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FERPA: AN UNINTENTIONAL VIOLATION

Distance learning is new to educators and students. Things in K-12 are done differently now and that can lead to unintentional violations of the Family Education Rights and Privacy Act. Be sure you are aware of FERPA in order to avoid a violation.

  • Avoid revealing the identity and education records of students beyond those that have a legitimate need to know such as parents, counselors and certain other authorized employees.
  • Want to throw away old student records? Don’t just put them in trash cans—shred them first.
  • Carefully screening on-line vendors to make sure they are FERPA compliant. Among the questions teachers should ask are how the vendor gives parents and students access to records, and how it prevents unauthorized people from accessing those records.
  • Beware of online vendors of free apps and websites that offer free services. Those services might appear free on the surface, but the vendors could be “getting paid in education records,” or mining data to sell to third-parties.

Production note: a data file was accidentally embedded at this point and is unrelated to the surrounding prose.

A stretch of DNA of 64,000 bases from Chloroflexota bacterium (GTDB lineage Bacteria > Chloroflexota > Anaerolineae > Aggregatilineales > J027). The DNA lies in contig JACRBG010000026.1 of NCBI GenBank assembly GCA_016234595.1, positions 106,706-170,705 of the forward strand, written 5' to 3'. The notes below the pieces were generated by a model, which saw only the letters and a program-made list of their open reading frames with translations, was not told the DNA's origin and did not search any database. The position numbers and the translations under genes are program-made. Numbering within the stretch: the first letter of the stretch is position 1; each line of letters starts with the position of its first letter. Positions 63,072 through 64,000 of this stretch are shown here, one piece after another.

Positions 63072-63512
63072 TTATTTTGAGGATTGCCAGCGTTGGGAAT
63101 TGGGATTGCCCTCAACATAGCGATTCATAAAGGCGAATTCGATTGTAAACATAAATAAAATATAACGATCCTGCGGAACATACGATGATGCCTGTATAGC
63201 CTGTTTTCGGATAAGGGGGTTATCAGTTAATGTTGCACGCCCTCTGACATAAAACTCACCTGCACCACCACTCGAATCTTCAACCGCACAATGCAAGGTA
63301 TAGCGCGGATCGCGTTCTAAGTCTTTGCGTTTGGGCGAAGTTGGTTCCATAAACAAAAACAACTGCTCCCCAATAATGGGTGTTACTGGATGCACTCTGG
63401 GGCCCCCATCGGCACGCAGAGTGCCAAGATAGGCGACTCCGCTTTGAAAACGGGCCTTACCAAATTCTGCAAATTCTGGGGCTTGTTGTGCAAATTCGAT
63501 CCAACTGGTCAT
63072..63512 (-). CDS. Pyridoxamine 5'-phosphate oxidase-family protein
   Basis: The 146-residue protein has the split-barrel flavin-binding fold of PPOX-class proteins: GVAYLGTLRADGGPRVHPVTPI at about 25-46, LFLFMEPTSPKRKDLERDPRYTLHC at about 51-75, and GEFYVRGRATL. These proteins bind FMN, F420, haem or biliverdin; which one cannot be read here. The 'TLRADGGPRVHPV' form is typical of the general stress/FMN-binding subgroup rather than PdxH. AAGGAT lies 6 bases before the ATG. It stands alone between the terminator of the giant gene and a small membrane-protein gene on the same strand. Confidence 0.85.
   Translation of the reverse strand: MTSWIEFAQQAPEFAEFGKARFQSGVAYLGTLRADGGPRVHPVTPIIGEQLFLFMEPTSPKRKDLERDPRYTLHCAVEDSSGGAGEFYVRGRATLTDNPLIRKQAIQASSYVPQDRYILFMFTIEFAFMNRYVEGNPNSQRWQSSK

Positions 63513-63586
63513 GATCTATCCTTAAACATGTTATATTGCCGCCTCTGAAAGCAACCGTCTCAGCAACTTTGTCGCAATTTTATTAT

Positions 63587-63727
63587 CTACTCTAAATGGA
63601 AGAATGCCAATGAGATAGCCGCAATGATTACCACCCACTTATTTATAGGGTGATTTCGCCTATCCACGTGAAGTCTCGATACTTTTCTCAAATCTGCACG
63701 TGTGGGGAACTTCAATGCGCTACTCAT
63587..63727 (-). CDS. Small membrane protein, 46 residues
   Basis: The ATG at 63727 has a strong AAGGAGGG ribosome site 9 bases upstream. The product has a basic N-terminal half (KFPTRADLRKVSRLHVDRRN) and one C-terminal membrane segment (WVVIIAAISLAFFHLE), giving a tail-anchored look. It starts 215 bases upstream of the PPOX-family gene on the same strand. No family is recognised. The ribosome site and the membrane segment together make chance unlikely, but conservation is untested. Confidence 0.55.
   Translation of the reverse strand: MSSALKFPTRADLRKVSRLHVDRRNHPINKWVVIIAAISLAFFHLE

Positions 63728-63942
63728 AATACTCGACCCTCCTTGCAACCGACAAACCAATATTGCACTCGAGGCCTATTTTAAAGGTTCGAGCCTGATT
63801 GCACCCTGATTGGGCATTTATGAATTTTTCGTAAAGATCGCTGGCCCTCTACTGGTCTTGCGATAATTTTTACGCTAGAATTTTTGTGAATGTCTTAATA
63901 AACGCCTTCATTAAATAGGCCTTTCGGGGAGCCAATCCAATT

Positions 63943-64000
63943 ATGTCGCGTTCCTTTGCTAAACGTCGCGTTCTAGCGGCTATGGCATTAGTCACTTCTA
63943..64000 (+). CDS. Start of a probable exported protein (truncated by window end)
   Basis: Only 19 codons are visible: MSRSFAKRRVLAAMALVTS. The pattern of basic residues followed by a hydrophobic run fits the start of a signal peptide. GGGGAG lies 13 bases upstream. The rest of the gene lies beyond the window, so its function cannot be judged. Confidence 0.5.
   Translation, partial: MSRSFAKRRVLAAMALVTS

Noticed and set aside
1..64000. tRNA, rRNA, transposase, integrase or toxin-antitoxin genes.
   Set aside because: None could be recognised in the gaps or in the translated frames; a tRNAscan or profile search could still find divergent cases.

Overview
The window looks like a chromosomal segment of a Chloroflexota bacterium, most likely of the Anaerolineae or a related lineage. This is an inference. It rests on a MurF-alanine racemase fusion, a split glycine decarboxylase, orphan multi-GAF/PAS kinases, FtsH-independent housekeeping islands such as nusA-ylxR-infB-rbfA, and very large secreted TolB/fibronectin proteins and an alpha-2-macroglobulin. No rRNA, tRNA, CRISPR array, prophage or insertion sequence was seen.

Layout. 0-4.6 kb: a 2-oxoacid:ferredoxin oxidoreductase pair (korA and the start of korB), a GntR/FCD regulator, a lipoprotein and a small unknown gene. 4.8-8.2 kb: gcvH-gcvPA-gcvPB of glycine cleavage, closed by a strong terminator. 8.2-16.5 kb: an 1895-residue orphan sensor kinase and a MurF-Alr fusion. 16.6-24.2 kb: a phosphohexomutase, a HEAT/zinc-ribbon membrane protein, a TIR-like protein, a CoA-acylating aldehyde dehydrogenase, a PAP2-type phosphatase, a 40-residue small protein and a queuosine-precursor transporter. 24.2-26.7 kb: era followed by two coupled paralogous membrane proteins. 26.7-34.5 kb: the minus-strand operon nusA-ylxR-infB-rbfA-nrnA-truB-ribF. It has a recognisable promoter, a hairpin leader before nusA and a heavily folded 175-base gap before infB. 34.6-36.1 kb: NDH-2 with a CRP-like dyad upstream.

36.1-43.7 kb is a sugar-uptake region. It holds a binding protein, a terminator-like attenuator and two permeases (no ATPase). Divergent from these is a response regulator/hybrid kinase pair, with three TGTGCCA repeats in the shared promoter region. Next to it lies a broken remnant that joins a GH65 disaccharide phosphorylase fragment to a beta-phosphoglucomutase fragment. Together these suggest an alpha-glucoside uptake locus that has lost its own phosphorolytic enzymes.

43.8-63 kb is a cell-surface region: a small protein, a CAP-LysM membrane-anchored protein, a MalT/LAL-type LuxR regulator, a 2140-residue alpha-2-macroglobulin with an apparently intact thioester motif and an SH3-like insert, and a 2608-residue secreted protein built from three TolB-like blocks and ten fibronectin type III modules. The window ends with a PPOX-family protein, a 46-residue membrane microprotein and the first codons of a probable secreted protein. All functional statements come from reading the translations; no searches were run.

• DOE has a duty to be certain that electronic data generated by online teaching and learning belongs to the school, not to the vendor, and that the vendor’s responsibility is to process it for the benefit of the school and its students, and not for the vendor’s own benefit. Teachers can be safe by limiting on-line activity to district approved websites, apps and software.

Parents own the FERPA rights of their child until the child turns 18. Do not deny parents and students access to their education records. Email is considered an acceptable and safe way of sharing sensitive information. When in doubt, get written permission from an authorized parent.

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